Single-Word Processing and Connected Speech Production in Aphasia: Integrating Neuropsychological, Psycholinguistic and Neuroimaging Approaches

  • Reem Alyahya

Student thesis: Phd


Functional communication relies heavily on connected speech production, which depends mostly on word retrieval. A common consequence of brain damage or neurodegenerative disorders is acquired language impairments (i.e., aphasia), which affects a complex array of cognitive domains, including connected speech production and more specific features of language processing. However, the precise nature of some of these deficits remains unclear. Specifically, there is no converging evidence on how these deficits are affected at different levels of language production (i.e., single-word versus connected speech), or how word properties (i.e., noun/verb differences and psycholinguistic features) impact language processing. In this thesis, I addressed these issues through six empirical studies based on 48 chronic left hemisphere post-stroke aphasia patients. The patients' performance was compared directly to an age/education matched neuro-typical group, to validate novel tests and analysis protocols. Initially, a verb semantic battery was developed, which showed that the psycholinguistic features of the word, rather than word class per se, influenced single-word processing. This battery serves as a useful addition to existing clinical tests, and can inform sensitive assessments and intervention planning. Neuroimaging analyses showed that single-word processing is mainly supported by left anterior and posterior temporal regions, whereas additional left frontal regions are engaged by increased semantic complexity. Post-stroke aphasia was also explored in terms of a graded disorder along multiple fundamental dimensions. This approach showed that performance across noun-verb processing tests was not dichotomous but reflected graded differences in behavioural performance and within the cortex. Conversely, connected speech production was associated with additional cognitive demands and extra brain regions, which can be split into three components: verbal fluency supported by left frontal regions; verbal quality related to attention, self-monitoring, and executive control processes underpinned by left frontal and parietal regions; and speech rate, which relied on the left motor cortex and sensory auditory regions presumably for online feedback. Generally, seven fundamental components of aphasia were identified in a unified model: phonological production, semantic processing, phonological recognition, executive functions, as well as the three connected speech components. In a systematic fashion, a lack of direct map between the effect of psycholinguistic properties and these components was observed. The evidence further revealed weak/moderate correlations between word retrieval at single-word level and connected speech, suggesting that single-word tasks may not provide a sufficient reflection of connected speech output. In contrast, a strong correlation was observed between metrics from different connected speech tasks, and strong discourse genre effects were found on quantity and diversity metrics for neuro-typical adults and people with aphasia. Storytelling narrative outperformed the other discourse genres across many contrasts, albeit at a cost of time. Therefore, a novel index was proposed and validated that allows for a quick yet efficient measure of content word production during connected speech. Further evidence indicated that expressive deficits in aphasia mainly reflect quantitative (fewer words) rather than qualitative (complex words) degradation. Overall, the current thesis provides converging neuropsychological, psycholinguistic and neuroimaging insights into the nature of language deficits post-stroke, as well as evidence on the organisation of language functions, and proposes that language is modulated by independent but interactive components supported by a wide range of left brain regions.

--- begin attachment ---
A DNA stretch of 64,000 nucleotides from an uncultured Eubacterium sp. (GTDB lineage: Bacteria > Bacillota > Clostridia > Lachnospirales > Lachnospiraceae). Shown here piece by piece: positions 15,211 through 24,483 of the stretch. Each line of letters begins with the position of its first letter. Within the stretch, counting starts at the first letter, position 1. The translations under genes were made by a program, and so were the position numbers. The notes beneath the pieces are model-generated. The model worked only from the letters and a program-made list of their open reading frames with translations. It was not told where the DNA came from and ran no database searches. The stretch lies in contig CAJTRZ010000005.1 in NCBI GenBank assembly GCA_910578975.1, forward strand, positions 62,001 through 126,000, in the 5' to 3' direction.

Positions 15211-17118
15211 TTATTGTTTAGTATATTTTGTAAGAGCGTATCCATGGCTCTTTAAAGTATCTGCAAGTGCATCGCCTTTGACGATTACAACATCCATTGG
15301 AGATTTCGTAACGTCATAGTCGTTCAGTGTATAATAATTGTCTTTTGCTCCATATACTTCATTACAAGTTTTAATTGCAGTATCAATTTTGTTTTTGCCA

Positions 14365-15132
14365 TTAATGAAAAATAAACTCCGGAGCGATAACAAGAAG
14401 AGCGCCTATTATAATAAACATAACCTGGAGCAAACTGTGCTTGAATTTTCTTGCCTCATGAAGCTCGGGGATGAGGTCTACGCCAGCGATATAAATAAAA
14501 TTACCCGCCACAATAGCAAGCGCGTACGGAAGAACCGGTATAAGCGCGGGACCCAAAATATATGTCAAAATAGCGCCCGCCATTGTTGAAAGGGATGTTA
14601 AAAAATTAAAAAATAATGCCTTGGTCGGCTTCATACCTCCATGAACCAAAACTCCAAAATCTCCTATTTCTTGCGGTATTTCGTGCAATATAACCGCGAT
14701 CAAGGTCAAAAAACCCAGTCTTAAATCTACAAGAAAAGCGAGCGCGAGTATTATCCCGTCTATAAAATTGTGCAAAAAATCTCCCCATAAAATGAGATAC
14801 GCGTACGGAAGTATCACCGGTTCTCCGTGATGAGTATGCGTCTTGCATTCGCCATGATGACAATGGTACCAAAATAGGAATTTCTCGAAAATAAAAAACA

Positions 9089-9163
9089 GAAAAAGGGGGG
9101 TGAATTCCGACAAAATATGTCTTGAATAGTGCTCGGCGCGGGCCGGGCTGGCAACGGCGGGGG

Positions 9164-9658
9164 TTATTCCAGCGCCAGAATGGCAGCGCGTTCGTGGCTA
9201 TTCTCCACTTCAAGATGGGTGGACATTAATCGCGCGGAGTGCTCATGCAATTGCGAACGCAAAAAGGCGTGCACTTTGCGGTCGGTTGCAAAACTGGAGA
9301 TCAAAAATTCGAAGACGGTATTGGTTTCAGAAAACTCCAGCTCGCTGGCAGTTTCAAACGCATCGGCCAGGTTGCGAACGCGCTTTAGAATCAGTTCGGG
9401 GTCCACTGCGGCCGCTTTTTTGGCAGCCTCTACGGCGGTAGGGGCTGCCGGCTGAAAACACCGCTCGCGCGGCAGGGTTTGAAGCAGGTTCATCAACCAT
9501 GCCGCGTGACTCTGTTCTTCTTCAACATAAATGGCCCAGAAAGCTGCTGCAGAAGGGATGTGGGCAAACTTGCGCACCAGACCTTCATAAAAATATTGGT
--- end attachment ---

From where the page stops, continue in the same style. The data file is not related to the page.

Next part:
Date of Award1 Aug 2019
Original languageEnglish
Awarding Institution
  • The University of Manchester
SupervisorMatthew Lambon Ralph (Supervisor), Paul Conroy (Supervisor) & Ajay Halai (Supervisor)


  • Principal components of language
  • Connected speech
  • Psycholinguistics
  • Language models
  • Neuroimaging of language
  • Word retrieval
  • Noun and verb processing
  • Stroke
  • Aphasia
  • Discourse production
  • Lesion-symptom mapping

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